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Tuesday, September 3, 2013

Happy Birthday Syd Hoff - September 4

Happy Birthday Syd Hoff - September 4

Today we are celebrating our 200th author birthday! I have been keeping my eye on this milestone for quite some time and it feels pretty good to have reached it. I even changed my blog banner to reflect the accomplishment.  However, it really doesn't change anything else.  My two older children are already asking whose birthday we are celebrating next. I am already planning too.

I do not want to talk too much about the future or the past.  We have a celebration today for one of the most beloved children's authors of all-time and a favorite from my childhood, Syd Hoff!

Syd Hoff began his extraordinary career as a cartoonist.  In high school, Hoff gave a drawing demonstration at a school assembly and impressed Milt Gross, a cartoonist he described as "the master,"  who was in attendance.  After the assembly Gross said to Hoff, "Kid, some day you'll be a great cartoonist!" Hoff never finished high school but later attended National Academy of Design to study fine arts.  At the age of eighteen, he sold his first drawing to The New Yorker magazine, where he later published over 500 cartoons. In the 1930s, he published many political cartoons under the pseudonym, A. Redfield and his first book, The Ruling Clawss, featured over 150 of the cartoons. Later, he published many books for adults and had two extremely successful syndicated cartoons Tuffy (1939-1949) and Laugh it Off (1958-1978). Hoff's experience taught him, "A good cartoon has got to remind people of something they're faced with. They won't laugh unless it's something they've seen or experienced. Everyone underneath it all has a sense of humor. Everyone is waiting to be amused, to laugh, to smile." (Sacred Doodles).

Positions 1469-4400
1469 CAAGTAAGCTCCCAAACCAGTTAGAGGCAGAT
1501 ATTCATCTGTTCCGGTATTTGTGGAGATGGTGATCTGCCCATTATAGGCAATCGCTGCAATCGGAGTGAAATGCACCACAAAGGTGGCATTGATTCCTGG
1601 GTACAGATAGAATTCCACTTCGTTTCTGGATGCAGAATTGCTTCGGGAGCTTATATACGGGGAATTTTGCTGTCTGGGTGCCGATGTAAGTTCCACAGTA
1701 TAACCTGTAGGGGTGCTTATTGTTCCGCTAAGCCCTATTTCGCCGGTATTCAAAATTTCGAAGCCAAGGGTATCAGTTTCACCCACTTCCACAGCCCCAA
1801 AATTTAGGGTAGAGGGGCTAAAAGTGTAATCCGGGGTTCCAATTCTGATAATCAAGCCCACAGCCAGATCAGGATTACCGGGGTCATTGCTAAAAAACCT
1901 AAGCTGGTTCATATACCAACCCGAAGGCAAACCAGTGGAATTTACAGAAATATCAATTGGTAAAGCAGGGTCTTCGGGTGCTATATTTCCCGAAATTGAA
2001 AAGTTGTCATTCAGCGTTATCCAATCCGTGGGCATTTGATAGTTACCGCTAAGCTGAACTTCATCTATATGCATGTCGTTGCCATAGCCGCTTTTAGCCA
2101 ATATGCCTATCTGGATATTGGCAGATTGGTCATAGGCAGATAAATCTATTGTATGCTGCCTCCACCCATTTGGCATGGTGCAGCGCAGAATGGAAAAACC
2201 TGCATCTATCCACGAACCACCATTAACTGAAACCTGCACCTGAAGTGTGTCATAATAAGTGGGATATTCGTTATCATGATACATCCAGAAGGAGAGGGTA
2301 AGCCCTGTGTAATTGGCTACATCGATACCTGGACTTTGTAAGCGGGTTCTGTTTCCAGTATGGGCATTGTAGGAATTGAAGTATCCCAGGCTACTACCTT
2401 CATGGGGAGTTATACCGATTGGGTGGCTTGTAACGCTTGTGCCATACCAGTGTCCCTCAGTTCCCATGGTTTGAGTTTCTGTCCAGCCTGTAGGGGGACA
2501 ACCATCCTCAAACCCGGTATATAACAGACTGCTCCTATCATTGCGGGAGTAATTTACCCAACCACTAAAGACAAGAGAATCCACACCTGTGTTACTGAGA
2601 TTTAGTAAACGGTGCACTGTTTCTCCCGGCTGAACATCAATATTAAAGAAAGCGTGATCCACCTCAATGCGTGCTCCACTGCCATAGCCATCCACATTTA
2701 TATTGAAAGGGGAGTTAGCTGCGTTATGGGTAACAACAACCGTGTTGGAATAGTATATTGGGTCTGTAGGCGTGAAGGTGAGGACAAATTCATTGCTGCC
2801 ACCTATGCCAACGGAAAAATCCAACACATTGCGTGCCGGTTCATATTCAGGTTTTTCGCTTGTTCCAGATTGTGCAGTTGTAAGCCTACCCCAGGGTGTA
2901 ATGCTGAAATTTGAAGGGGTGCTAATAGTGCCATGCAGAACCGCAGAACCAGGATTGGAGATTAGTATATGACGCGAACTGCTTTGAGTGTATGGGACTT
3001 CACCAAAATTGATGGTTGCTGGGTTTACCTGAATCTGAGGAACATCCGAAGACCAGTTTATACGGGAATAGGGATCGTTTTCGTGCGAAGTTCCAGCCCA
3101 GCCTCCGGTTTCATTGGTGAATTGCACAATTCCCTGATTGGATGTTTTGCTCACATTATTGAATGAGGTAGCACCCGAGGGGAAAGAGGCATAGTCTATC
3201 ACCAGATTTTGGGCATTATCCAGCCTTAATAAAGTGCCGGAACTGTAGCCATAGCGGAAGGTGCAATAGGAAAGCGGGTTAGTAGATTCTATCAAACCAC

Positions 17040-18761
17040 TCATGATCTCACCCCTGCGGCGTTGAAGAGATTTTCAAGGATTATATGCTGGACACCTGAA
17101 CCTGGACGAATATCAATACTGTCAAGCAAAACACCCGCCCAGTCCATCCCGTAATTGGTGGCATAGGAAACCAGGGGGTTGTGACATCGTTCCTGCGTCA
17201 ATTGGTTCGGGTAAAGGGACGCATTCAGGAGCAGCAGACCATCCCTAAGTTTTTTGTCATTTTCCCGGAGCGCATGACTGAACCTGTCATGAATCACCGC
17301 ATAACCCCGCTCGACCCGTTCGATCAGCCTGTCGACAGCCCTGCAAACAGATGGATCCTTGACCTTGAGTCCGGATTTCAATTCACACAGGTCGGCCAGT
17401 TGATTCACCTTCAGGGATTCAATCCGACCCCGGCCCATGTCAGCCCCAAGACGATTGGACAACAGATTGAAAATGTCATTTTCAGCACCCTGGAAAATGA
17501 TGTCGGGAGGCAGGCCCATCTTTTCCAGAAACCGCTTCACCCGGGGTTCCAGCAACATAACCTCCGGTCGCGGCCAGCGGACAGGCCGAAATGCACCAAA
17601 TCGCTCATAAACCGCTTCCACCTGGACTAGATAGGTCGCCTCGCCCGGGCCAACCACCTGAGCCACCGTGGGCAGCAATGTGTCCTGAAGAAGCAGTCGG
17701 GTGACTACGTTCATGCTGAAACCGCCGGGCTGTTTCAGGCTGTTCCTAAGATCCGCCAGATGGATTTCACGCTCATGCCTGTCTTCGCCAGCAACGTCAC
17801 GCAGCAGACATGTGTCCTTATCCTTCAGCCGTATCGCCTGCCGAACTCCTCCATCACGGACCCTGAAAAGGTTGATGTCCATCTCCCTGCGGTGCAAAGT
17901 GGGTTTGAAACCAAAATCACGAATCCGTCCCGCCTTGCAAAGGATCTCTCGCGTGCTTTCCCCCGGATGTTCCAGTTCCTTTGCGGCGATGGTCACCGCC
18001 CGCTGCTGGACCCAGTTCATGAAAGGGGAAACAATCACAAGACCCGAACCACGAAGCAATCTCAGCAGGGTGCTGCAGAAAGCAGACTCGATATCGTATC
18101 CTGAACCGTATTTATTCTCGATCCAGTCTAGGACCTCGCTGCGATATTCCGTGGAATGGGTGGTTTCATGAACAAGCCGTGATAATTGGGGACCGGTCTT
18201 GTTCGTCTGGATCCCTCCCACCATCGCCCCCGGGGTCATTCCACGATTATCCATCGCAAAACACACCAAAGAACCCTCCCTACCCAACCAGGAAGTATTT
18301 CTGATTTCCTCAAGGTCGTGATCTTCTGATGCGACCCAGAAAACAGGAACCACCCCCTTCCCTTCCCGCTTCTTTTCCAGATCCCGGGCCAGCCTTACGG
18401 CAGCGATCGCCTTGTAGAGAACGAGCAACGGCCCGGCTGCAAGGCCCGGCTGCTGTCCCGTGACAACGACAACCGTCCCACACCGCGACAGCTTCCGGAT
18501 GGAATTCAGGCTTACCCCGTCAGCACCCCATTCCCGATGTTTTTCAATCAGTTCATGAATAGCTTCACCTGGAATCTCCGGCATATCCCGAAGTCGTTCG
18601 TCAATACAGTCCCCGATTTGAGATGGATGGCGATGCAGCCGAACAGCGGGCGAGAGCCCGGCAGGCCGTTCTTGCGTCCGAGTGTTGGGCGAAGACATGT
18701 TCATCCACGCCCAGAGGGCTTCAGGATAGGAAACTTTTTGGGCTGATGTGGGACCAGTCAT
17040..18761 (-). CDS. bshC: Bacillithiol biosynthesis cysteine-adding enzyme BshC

The success of Danny and the Dinosaur gave Syd Hoff an opportunity to share his humor with children. Before Danny, he illustrated a few children's books for other authors, and wrote and illustrated his first children's books including, Mr. His: A Children's Story for Anybody (published as a small booklet), Muscles and Brains, and Eight Little Artists. None of these titles were anywhere near as popular as Danny and the Dinosaur (1958).  According to, "One day, while reading to Susan (his daughter), who was home recovering from surgery, Syd began to make up a story of his own. And so, the magical story of DANNY began to unfold. With pen in hand, he also began to draw a large dinosaur with a little boy sitting on its back. When Susan saw this, she exclaimed, "Oh, that's Danny!" (which was the name of Syd's brother).  Syd worked throughout the week to finish the story with rough illustrations and presented the story to legendary editor Ursula Nordstrom.   She helped mold the story that has sold over 10 million copies and continues to be in print today.  Hoff went on to publish over 60 books for young readers including JuliusSammy the Seal, and The Horse in Harry's Room.